“So, what was it?” She was immediately back to her icy tone.

Scarlett looked out the window. “Does it really matter?”

“Yes, it does. You’re the one that told me the night before I was supposed to marry Jack that I was making a mistake. I almost didn’t marry him because of you.”

Scarlett bit back a retort. Whether Janet wanted to admit it or not, her vision had been right. Jack was a batterer. Not only that, he’d try to kill her if she left.

“Scarlett, tell me.” Her voice was almost desperate.

Scarlett studied her. Her face had turned pale and she swore her sister was shaking. “My vision didn’t have anything to do with you or Jack.”

Janet exhaled. “Good.”

Scarlett raised her eyebrow. “Why?”


“Come on, Janet. I can tell something’s wrong.”

Janet gritted her teeth. “I said nothing.” Her sharp voice was like a slap across the cheek.

Subject closed, but obviously, Janet was hiding something, something she didn’t want to share with Scarlett. Then it dawned on her. Janet had on a turtle neck even though it was over ninety-five degrees outside. August was one of Colorado’s hottest months.

She opened her mouth to ask her sister about the turtle neck, but immediately, shut her lips. Janet was like their mother. Even a crowbar wouldn’t work to pry out secret information. Had Janet tried to leave Jack? Was she hiding bruises on her neck?

She read her mind.

Janet was thinking about leaving Jack, but she was scared.

Once again the frosty atmosphere clamped down on Scarlett. Janet parked the car. Jack roared down the street with the Pathfinder that was luckily in one piece.

Janet grabbed her arm. “So, what was your vision about?”

“A spaceship.”

“You’re pulling my leg.”

Scarlett met her sister’s skeptical gaze. “No, I’m not. Thank you for the ride. I’ll try not to bother you again.” She watched Jack get out of her SUV. “Please, be careful.”

Jack stomped over to the passenger door and pounded on the window.

Scarlett immediately opened the door.

“Here.” Jack handed her the SUV keys. “Janet, let’s go. Now.”

Janet started the car.

Please, don’t hurt me.

Her sister’s words brought tears to Scarlett’s eyes. She got out, wishing she had superpowers like Captain Marvel. Jack hopped inside.

Scarlett drew on her psychic power and tried to plant kind words into Jack’s mind, but it was difficult. Angry minds automatically blocked out her power. Her sister immediately pulled away from the curb.

Scarlett’s legs shook uncontrollably, and she gasped to breathe. She wasn’t sure whether it was from the vision or riding with her sister and her Rambo husband. She gripped the railing to keep from falling and slowly walked up the stairs to her second-floor condo––her sanctuary from the world. Her condo was only a one bedroom, but it was perfect for her.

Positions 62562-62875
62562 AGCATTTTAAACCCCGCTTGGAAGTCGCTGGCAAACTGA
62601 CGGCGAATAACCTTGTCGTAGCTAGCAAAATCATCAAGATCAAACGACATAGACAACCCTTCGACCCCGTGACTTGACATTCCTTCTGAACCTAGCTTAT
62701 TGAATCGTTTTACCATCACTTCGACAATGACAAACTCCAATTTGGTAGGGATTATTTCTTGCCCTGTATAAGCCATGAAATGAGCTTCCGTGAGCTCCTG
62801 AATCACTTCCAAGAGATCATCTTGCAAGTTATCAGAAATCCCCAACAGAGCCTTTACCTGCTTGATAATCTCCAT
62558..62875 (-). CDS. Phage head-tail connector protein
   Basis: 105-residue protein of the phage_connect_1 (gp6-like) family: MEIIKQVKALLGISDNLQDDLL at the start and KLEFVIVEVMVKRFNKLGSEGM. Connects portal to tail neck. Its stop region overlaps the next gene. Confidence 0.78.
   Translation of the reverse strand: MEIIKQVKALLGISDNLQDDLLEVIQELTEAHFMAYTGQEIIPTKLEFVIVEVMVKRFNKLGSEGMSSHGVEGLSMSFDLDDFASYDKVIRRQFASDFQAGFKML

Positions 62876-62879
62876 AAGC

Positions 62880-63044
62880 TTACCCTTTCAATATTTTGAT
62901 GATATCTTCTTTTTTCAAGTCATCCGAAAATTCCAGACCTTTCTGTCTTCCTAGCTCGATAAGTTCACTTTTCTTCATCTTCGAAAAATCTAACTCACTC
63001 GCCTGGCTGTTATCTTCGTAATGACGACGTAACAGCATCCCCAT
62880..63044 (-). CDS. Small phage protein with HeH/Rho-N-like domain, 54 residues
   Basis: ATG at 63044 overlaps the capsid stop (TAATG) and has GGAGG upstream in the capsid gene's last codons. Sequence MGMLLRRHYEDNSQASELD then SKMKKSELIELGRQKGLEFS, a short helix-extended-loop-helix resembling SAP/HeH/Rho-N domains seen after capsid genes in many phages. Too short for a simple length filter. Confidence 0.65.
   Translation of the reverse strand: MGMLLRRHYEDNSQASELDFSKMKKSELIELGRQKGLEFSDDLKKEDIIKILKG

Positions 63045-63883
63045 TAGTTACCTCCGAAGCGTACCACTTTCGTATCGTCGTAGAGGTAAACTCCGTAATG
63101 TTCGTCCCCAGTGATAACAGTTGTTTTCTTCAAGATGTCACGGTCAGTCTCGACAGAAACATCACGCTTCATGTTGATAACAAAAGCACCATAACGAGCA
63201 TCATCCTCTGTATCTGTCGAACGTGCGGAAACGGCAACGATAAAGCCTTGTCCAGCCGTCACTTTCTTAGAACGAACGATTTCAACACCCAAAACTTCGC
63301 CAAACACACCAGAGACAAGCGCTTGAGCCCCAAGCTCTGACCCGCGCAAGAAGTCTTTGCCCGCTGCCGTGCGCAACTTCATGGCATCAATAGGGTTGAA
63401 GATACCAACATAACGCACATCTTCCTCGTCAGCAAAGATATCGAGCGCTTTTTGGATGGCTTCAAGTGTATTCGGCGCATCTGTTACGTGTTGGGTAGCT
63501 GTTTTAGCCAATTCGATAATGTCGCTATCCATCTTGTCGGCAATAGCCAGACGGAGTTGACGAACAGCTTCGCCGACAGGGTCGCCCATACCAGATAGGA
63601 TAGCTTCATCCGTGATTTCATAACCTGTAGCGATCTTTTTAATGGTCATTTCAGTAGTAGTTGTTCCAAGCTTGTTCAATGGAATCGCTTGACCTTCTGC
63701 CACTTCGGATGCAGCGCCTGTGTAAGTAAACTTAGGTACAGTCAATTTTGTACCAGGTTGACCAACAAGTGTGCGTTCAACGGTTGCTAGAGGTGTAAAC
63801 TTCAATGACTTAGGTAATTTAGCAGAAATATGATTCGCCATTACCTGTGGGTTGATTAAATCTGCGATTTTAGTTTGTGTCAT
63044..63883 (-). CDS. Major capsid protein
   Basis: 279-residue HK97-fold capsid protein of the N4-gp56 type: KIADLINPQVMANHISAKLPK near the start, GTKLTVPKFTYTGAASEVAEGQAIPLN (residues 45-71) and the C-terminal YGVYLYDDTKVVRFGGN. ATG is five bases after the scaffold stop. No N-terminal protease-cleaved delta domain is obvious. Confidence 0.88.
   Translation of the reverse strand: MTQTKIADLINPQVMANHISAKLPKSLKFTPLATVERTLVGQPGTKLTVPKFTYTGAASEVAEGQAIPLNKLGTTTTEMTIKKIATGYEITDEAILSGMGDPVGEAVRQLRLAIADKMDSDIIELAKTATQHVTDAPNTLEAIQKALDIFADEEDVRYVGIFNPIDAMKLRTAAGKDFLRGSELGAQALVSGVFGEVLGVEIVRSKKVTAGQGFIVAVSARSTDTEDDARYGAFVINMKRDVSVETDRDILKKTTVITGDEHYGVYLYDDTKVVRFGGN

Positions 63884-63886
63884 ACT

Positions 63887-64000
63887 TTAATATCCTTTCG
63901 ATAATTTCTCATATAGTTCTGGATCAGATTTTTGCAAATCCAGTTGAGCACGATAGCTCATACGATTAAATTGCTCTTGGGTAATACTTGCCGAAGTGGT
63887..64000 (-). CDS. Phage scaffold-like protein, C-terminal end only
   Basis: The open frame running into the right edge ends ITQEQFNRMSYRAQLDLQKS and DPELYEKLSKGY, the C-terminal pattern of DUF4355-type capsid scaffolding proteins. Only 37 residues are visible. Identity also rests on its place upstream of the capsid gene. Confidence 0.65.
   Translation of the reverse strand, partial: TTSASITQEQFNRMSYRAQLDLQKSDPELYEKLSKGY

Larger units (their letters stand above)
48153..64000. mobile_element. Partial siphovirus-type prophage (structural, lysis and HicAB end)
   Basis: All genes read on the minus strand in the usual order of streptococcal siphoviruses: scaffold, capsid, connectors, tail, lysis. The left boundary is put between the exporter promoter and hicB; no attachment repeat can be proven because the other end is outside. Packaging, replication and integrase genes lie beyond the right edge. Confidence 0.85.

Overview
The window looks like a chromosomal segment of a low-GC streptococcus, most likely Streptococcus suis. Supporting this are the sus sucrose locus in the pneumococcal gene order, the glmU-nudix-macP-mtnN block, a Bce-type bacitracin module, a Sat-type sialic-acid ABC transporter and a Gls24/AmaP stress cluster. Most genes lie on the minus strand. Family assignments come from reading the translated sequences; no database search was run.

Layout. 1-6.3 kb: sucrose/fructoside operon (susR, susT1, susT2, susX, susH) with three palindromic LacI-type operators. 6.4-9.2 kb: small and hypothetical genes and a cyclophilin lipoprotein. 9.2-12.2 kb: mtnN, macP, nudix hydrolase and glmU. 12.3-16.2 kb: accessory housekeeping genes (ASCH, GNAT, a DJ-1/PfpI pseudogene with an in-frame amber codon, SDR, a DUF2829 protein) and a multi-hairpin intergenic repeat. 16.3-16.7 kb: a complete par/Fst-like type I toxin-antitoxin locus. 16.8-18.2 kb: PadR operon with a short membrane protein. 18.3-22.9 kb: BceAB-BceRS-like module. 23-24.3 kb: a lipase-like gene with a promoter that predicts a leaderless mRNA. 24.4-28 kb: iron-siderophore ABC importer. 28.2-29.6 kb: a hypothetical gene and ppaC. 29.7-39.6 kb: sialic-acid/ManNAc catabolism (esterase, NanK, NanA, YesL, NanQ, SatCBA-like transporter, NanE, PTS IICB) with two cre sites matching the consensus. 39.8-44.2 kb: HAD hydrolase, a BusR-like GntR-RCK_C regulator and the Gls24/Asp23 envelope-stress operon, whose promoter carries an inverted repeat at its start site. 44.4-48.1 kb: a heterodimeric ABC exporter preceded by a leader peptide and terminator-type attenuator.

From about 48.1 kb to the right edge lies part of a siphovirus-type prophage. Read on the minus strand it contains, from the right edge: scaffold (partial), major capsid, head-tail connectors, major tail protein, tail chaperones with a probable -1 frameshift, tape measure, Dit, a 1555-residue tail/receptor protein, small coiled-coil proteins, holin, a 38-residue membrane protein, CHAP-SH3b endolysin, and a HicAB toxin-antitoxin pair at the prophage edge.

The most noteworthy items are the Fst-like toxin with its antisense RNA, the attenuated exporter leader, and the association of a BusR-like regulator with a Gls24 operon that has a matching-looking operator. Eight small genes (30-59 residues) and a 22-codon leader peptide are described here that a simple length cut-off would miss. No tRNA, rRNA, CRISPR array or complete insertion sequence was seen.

She opened the door and her white cat, Willow, greeted her, purring around her legs.

“Hi, baby.” She picked up Willow and held her close. “At least you care about what happens to me.” Sadness crept into her tiny voice.

Willow meowed and nuzzled her cheek, wiping off her tears.

“Are you hungry?”

Willow meowed again.

Scarlett put her down on the floor. Willow’s tail went straight up and she hurried over to her bowl. Scarlett laughed through her tears. “I guess you are hungry.”

She immediately fed the cat then poured herself a glass of wine. She tossed her new seizure medication on the counter. She’d taken seizure medications before and none of it had ever stopped her visions. The neurologists all thought she’d just go into a dream state. None of them had realized that her visions have never been wrong.

Until now.

She took a sip of wine and curled up in her favorite recliner. She wrapped a blanket around her to take the chill off from the air conditioning and the freezing ride with her sister.

She hoped Janet would be safe.

Scarlett turned on the television and choked on her wine. Chills drummed down her spine and goosebumps broke out on her arms. She coughed hard and put her hand on her chest. The first thing that flipped on was Star Wars. The star cruisers were bigger than one she had in her vision.

Coincidence, right? That’s all it was.

Spaceships don’t exist. Darth Vader wasn’t coming.

But tingles inched over her. Tears welled in her eyes not again. The television blurred…

The sun slipped down behind the mountains. Crickets chirped.

A man walked down her street. Taller and more muscular than any other man she’d ever met or seen on the big screen. He had a purpose. Something that involved her, something she couldn’t see…Yet.

Anger rolled off him like steam. His fists were clenched and his tension spread across his broad shoulders. His dark hair was pulled back and she thought she saw a scar that ran from his eye down to his mouth.

The scar meant something.

He walked past the small park where children had played earlier. A man jogged past him with his Rottweiler. A couple sat on the bench kissing.

Her heart thudded in her throat.

The small park was only half a block a way…

She snapped her head back hard again and put her shaking hand on over her chest to keep her running heart from escaping.

Someone knocked hard on her door.

Everything inside her stopped––her heart, her lungs, and her blood. She was frozen, unable to scream or move.

The knock grew louder.

He was here.

Hope you enjoyed this peek into Unbearable Feud. Should she or she should not open that door? What would you do?